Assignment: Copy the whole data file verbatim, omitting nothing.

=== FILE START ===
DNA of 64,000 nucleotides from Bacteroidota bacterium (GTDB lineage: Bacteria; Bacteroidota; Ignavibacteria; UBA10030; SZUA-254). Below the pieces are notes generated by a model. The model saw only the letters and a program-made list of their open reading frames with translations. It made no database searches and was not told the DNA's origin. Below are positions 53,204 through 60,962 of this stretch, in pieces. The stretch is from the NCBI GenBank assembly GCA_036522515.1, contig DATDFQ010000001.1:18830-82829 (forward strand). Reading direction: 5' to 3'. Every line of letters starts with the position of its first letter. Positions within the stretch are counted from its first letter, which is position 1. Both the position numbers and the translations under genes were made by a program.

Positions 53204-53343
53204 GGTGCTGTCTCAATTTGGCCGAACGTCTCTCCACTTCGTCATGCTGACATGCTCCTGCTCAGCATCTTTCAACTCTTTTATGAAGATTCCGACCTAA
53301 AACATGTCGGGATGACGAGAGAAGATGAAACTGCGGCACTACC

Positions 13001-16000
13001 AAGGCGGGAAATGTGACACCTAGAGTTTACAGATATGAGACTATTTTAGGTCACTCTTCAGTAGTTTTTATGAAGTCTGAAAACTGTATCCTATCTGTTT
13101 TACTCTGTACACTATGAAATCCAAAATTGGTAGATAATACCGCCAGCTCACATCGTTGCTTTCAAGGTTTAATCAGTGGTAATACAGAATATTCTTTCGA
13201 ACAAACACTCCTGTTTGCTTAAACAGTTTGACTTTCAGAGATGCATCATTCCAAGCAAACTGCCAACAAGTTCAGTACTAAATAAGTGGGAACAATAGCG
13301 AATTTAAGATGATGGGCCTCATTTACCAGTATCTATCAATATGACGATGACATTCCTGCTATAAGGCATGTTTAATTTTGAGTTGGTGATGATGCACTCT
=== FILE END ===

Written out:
DNA of 64,000 nucleotides from Bacteroidota bacterium (GTDB lineage: Bacteria; Bacteroidota; Ignavibacteria; UBA10030; SZUA-254). Below the pieces are notes generated by a model. The model saw only the letters and a program-made list of their open reading frames with translations. It made no database searches and was not told the DNA's origin. Below are positions 53,204 through 60,962 of this stretch, in pieces. The stretch is from the NCBI GenBank assembly GCA_036522515.1, contig DATDFQ010000001.1:18830-82829 (forward strand). Reading direction: 5' to 3'. Every line of letters starts with the position of its first letter. Positions within the stretch are counted from its first letter, which is position 1. Both the position numbers and the translations under genes were made by a program.

Positions 53204-53343
53204 GGTGCTGTCTCAATTTGGCCGAACGTCTCTCCACTTCGTCATGCTGACATGCTCCTGCTCAGCATCTTTCAACTCTTTTATGAAGATTCCGACCTAA
53301 AACATGTCGGGATGACGAGAGAAGATGAAACTGCGGCACTACC

Positions 13001-16000
13001 AAGGCGGGAAATGTGACACCTAGAGTTTACAGATATGAGACTATTTTAGGTCACTCTTCAGTAGTTTTTATGAAGTCTGAAAACTGTATCCTATCTGTTT
13101 TACTCTGTACACTATGAAATCCAAAATTGGTAGATAATACCGCCAGCTCACATCGTTGCTTTCAAGGTTTAATCAGTGGTAATACAGAATATTCTTTCGA
13201 ACAAACACTCCTGTTTGCTTAAACAGTTTGACTTTCAGAGATGCATCATTCCAAGCAAACTGCCAACAAGTTCAGTACTAAATAAGTGGGAACAATAGCG
13301 AATTTAAGATGATGGGCCTCATTTACCAGTATCTATCAATATGACGATGACATTCCTGCTATAAGGCATGTTTAATTTTGAGTTGGTGATGATGCACTCT